# Caltech/UCLA/USC Joint Analysis Seminar

This talk is about useful facts that can be proved by repeated application of the Cauchy--Schwarz inequality. For example, it is standard that expressions $\sum_{x,y} f(x,y) a(x) b(y)$ are controlled by the matrix norm $\sum_{x,y,x',y'} f(x,y) f(x,y') f(x',y) f(x',y')$, and an elementary proof is by applying Cauchy--Schwarz twice. Similarly in additive combinatorics, counting three-term arithmetic progressions (x,x+y,x+2y) (i.e., averages $\sum_{x,y} f_1(x) f_2(x+y) f_3(x+2y)$) is controlled by the Gowers $U^2$-norm $\sum_{x,y,x',y'} f(x+y) f(x+y') f(x'+y) f(x'+y')$: generalizations of this are the starting point of Gowers' proof of Szemeredi's theorem.

However, seemingly simple generalizations of this statement quickly become subtle. For example, linear configurations $(x, x+z, x+y, x+y+z, x+2y+3z, 2x+3y+6z)$ are controlled by the $U^2$-norm (and so by Fourier analysis) but it is not at all straightforward to prove this just with Cauchy--Schwarz; whereas controlling $(x, x+z, x+y, x+y+z, x+2y+3z, 13x+12y+9z)$ requires the $U^3$-norm (i.e., quadratic Fourier analysis) and this can be proved just with Cauchy--Schwarz. A conjecture of Gowers and Wolf (resolved by the joint efforts of various authors) gives a condition to determine when a configuration is controlled by the $U^k$-norm, but the proofs require deep structure theorems and (unlike Cauchy--Schwarz arguments) give very weak bounds.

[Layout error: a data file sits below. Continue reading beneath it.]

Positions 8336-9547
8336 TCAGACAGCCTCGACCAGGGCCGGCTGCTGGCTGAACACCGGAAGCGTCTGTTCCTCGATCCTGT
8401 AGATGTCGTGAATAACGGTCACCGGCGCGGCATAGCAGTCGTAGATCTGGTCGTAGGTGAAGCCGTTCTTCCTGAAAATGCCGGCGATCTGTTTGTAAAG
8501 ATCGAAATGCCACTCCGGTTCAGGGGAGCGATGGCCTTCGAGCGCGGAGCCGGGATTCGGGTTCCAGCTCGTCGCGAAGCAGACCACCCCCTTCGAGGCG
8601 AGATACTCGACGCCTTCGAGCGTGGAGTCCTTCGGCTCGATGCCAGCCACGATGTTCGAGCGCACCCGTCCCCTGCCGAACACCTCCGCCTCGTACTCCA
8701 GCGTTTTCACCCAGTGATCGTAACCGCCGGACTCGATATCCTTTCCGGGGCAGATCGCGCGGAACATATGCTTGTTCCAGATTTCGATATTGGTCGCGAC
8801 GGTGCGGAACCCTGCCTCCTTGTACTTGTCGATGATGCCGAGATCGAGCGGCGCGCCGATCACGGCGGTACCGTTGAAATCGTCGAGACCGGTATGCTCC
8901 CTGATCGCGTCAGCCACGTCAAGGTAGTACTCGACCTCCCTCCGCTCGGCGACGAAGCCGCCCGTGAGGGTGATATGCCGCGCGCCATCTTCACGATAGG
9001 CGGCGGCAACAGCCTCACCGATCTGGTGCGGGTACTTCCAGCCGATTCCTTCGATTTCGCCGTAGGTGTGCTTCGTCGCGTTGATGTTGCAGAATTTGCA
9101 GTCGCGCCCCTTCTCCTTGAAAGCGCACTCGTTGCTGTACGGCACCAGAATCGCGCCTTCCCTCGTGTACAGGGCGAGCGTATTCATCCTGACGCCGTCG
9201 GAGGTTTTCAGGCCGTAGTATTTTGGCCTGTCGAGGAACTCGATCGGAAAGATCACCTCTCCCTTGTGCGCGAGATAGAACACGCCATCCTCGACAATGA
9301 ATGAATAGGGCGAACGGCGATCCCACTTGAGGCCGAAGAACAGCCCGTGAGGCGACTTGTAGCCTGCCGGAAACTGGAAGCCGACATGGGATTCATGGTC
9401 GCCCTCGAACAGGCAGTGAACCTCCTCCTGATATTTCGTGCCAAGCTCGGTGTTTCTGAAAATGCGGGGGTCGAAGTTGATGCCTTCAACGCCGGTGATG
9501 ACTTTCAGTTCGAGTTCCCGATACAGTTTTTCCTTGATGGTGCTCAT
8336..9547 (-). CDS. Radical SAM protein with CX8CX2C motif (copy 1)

In this talk, I will describe how it is (sometimes) possible to find the missing Cauchy--Schwarz arguments by "mining proofs". The equality cases of these Cauchy--Schwarz inequalities correspond (it turns out) to facts about functional equations. For example, the 3-term progression case states the following: if $f_1,f_2,f_3$ are functions such that $f_1(x)+f_2(x+h)+f_3(x+2h) = 0$ for all $x,h$, then each $f_i$ must be affine-linear. This statement is not completely obvious but has a short elementary proof.

Given such an elementary proof, sometimes we can reverse the process to find an iterated Cauchy--Schwarz proof of the corresponding inequality -- albeit a very long and complicated one that would be hard to discover by hand, and requiring a proof of a very specific type. This answers the Gowers--Wolf question with polynomial bounds, and hopefully other questions where the availability of complicated Cauchy--Schwarz arguments is a limiting factor.